Eat healthy, exercise to live long

Editorial

IT is easy to feel negative as the clouds of doom and gloom grow around the epidemic of “lifestyle diseases” sweeping the planet.
But like all clouds, these have silver linings.
After all, lifestyle diseases, such as obesity, cancer, heart disease and diabetes, are so-called precisely because they are not bolts out of a healthy blue.
Lifestyle diseases are ailments that are primarily based on the day to day habits of people.
Lifestyle diseases such as diabetes, cancers of the digestive tract, the liver and lungs as well as the ailments of the heart are on the rise in PNG.
These diseases are robbing the country of many of its productive workers between the ages of 35 and 50.
For a young economy such as PNG, that cannot be good news because it means more and more of our brightest and best talents are succumbing to preventable diseases and, thus, leaving voids in experience and quality in the nation’s educated and skilled workforce.
Almost every week, it seems, one will find in the obituaries column of the newspapers a death notice of a senior professional or some other middle management personnel who dies at what many in the first world would consider middle aged or younger.
Deaths, attributable to lifestyle diseases, of individuals barely in their 50s in cities and rural areas are becoming so common that one would assume that the country’s life expectancy has surely taken a dip since independence.
In fact, one would hasten to think that the generation of leaders that ushered PNG to independence in the mid-1970s will probably outlive the generation that followed them.
Sir Michael Somare, Sir Paulias Matane, Sir Julius Chan, John Momis, Sir Pita Lus and men of that ilk are surprisingly still active and relatively able-bodied despite their advanced years.
The consumption of unhealthy foods, coupled with mostly sedentary jobs, has no doubt contributed to mortality rates in certain age groups.
What has also been a major factor in the poor state of affairs in public health has been the blasé attitude many Papua New Guineans have to healthy living.
The big question here is: Are Papua New Guineans aware that how they live their lives every day including what they eat, what they put into their bodies (smoking and drinking) and whether they exercise directly impacts their health, not just in the short term of a week or month or year but how they fare later in life?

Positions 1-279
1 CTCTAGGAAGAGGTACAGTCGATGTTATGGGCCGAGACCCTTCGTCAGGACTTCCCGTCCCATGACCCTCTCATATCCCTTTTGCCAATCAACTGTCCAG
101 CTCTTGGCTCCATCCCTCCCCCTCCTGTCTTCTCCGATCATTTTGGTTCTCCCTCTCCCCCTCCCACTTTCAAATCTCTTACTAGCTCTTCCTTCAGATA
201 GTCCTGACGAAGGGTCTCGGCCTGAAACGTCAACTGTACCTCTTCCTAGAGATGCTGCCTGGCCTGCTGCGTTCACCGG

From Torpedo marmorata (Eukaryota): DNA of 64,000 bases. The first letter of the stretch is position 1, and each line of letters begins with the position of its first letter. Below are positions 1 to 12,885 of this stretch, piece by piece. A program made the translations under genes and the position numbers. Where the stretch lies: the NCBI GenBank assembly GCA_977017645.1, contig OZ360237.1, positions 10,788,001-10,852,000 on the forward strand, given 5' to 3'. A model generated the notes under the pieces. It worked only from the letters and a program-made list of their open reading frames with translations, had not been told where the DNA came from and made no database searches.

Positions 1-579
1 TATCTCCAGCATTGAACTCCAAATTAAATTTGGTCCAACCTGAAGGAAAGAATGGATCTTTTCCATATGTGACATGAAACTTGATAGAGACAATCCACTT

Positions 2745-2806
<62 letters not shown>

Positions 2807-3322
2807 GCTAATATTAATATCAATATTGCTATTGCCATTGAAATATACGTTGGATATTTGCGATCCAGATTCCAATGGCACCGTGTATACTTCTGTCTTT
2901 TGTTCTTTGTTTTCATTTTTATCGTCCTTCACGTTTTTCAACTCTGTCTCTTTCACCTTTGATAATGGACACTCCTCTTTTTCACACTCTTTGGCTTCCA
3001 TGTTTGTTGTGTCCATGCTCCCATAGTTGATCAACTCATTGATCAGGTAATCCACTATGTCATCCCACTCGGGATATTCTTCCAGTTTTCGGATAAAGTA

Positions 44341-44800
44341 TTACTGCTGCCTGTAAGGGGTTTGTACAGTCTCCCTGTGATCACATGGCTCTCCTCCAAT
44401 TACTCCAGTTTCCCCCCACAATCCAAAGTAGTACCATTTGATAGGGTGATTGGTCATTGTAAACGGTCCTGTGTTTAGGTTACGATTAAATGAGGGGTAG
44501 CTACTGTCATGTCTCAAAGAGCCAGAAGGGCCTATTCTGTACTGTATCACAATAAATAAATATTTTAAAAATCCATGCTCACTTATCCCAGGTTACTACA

Is there enough education and emphasis on protecting and preserving quality of life by investing in proper and proven habits such as eating foods high in nutrients, complex carbs, proteins and the other trace minerals necessary for a healthy body and, in turn, a better and longer life?
Going back to village foods such as kaukau (sweet potato), yams, taros, vegetables and fish would seem an easy alternative for many in our urban areas and should be the mantra for a new and healthier PNG.
If it has worked for our grandfathers, why not us?
Physical activity may not always be a joy for many, especially in the regimented life of a city, but fewer and fewer people are maintaining a recreational pursuit in their middle age as a way to keep fit and trim.
This should change as we need to take better care of ourselves if we are to grow with the country.

4 comments

  • Employ nutritionists and dietitians to work in hospitals.
    Create health awareness on lifestyle diseases with the theme food is medicine and you are what you eat.
    Reintroduce health education in elementary up to secondary schools.
    Empower Dept of agriculture with food security and nutrition in our towns and villages.
    Create national marketing networks for local food from highlands to the coast and vice versa.

  • Livestyle diseases remain a serious problem in PNG because in the absence of awareness or information available more and more lives professionals and general Papua New Guineans will continue to die.

  • Very relevant and important topic to be concerned about for our people. One sad thing is if we can’t control this lifestyle diseases in our educated ones they’ll be like brain knowledge drain in no time and we’ll be shortage of skilled people to run our country.
    Some that “doubelim” two or more stuff like, chewing buai, smoke, drink alcohol na wokim pamuk pasin Mann that’s a lot of it and very scary.
    Like Mr Mawe said above, more education awareness on lifestyle disease is the way to get the message across to our beloved country folks before it’s too late.

  • This is an issue not given much attention. Many people tend to think that watching what you eat and exercise are not important components of health. These two things actually lay the foundation for your health. Its a choice you make everyday. We as individuals have to accept that responsibility for our own health and take ownership of it. We cant expect someone else to make those choices for us. Your good health should be seen as an investment, not something we force ourselves to do for the sake of it.

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